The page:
The E3 headlight and tail light are supplied with long wires with bare ends that have to be cut to length and fitted with the included connectors. Supernova also sells optional quick release connectors to facilitate easy removal of the lights (see photo below).


Wiring a tail light can be a tricky. Some custom builders and at least one mainstream manufacturer route tail light wires through the frame. When a dynamo tail light is added aftermarket, the wire should be carefully routed along cable paths and attached to the frame at strategic locations with small zip ties. In the case of our project bike, the wire was routed along the rear shift cable, then up along the main vertical strut on the rear rack.


The E3 Pro headlight is noticeably brighter than the battery lights we’ve been using the past couple of years, including the Planet Bike Blaze 2W, Fenix LD20, and Princeton Tec EOS. It fully lights up even the darkest roads and I feel it’s as bright as any headlight needs to be for commuting. The round Iris beam is not as focused as the Terraflux beam, which may be a disadvantage in the city where there’s lots of ambient light, but it more effectively illuminates shoulders and around curves on dark roads in rural areas.

The E3 tail light is not as bright as the Planet Bike Superflash tail light we’ve been using the past few years. The question is whether it’s bright enough to be safe. The answer is somewhat subjective, but I’ve ridden behind the little E3 and it certainly seems bright enough to me. Be aware that it’s not recommended to mix Supernova headlights and tail lights with other brands of dynamo-powered lights, so if you prefer a more eye-catching rear light, I’d opt for a battery-powered flasher such as those from Planet Bike or Portland Design Works.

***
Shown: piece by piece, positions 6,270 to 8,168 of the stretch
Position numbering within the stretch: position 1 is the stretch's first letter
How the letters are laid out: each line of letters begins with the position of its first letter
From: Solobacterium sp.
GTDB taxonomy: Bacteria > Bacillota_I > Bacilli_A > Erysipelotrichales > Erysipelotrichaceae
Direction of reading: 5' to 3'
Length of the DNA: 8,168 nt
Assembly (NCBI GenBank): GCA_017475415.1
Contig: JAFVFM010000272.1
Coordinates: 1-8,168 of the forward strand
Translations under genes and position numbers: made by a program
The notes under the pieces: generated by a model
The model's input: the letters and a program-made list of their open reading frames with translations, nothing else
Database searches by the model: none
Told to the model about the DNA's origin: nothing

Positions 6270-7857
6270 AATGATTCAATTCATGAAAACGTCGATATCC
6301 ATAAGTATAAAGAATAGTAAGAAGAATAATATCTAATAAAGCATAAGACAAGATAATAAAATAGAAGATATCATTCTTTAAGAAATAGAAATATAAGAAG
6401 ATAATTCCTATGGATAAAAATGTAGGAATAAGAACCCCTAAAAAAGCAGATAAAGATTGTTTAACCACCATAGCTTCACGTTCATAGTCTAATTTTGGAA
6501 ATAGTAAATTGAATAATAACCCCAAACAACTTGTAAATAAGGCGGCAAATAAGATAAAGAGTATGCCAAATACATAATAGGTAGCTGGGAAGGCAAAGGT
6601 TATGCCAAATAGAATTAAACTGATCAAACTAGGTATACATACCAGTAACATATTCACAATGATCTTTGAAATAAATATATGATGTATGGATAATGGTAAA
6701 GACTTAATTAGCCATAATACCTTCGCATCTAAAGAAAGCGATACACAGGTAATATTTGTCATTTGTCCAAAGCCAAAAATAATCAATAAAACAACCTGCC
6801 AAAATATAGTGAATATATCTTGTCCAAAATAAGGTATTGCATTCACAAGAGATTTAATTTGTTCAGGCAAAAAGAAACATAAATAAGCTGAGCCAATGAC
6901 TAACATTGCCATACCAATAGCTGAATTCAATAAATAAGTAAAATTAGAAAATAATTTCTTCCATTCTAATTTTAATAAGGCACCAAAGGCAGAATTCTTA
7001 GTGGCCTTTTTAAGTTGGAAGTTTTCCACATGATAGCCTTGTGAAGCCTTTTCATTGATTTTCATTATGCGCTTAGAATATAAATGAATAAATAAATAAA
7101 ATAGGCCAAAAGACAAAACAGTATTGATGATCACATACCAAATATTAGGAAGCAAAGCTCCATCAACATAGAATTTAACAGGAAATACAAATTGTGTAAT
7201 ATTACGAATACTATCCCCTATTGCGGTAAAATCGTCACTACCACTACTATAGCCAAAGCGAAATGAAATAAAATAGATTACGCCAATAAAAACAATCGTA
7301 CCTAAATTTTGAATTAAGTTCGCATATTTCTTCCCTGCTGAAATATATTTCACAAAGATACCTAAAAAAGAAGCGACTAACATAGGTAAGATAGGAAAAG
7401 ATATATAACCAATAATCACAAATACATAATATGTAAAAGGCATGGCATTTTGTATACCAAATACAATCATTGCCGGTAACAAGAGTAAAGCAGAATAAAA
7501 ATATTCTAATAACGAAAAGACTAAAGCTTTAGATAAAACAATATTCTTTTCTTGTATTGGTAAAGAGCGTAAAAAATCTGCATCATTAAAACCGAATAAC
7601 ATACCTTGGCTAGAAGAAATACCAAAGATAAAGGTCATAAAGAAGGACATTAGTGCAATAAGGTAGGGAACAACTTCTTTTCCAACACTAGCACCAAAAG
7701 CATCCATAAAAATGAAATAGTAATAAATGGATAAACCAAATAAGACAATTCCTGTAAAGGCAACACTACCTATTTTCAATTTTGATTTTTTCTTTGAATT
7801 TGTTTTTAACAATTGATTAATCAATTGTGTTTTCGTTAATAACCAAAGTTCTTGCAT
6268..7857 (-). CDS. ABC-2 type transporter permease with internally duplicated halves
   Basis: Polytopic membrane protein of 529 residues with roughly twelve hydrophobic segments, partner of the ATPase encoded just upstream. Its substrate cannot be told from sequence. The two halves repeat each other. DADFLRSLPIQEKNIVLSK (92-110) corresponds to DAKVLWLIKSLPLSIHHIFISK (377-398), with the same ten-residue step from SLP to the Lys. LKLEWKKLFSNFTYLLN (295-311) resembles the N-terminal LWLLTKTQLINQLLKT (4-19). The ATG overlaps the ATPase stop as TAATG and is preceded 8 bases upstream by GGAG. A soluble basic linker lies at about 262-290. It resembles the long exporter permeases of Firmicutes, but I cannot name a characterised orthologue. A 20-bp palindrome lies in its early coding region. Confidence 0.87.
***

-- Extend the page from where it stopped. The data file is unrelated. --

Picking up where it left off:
Shimano Alfine Dynamo Hub
Most modern dynamo hubs work pretty well. Like other hubs, high end dynamo hubs will tend to last longer, roll smoother, and weigh less than their less expensive counterparts. The Alfine is a high-performance dynamo hub from Shimano built with Ultegra-level parts. It runs with relatively low drag (I can’t feel it at all), and it will power any 6-volt headlight and tail light without issue.

As you can see in the photos and discern by reading the specs, the E3 lights are beautifully constructed. The machined housings and other fittings are quite robust. The CREE LED emitters provide more than enough light for commuting and should outlast almost any bicycle. I’ve yet to test the system in the rain, but so far it’s been flawless (I’ll follow-up this winter with a wet weather report). I’d forgotten what a pleasure it is to have instant-on, always available lighting without the need for batteries; the only problem now is that I have to start saving pennies to set-up our other bikes with similar systems!


E3 Pro Headlight

  • Maximum Brightness: 370 Lumens
  • Stand Light: 5 Minutes
  • Lens Type: Iris (symmetrical)
  • Emitter: CREE XPG R5 LED
  • Dimensions: 65mm x 45mm
  • Material: 6061 Aluminum
  • Weight: 130 grams
  • Price: $205

E3 Tail Light

  • Stand Light: 10 Minutes
  • Emitters: 3 x 5mm Red LEDs
  • Dimensions: 60mm x 11mm x 15mm
  • Material: 6061 Aluminum
  • Weight: 20 grams
  • Price: $60

Shimano Alfine Dynamo Hub

  • Width: 100mm OL
  • Spokes: 32
  • Brake Mount: CenterLock
  • Price: $120 (plus the cost of a wheel build)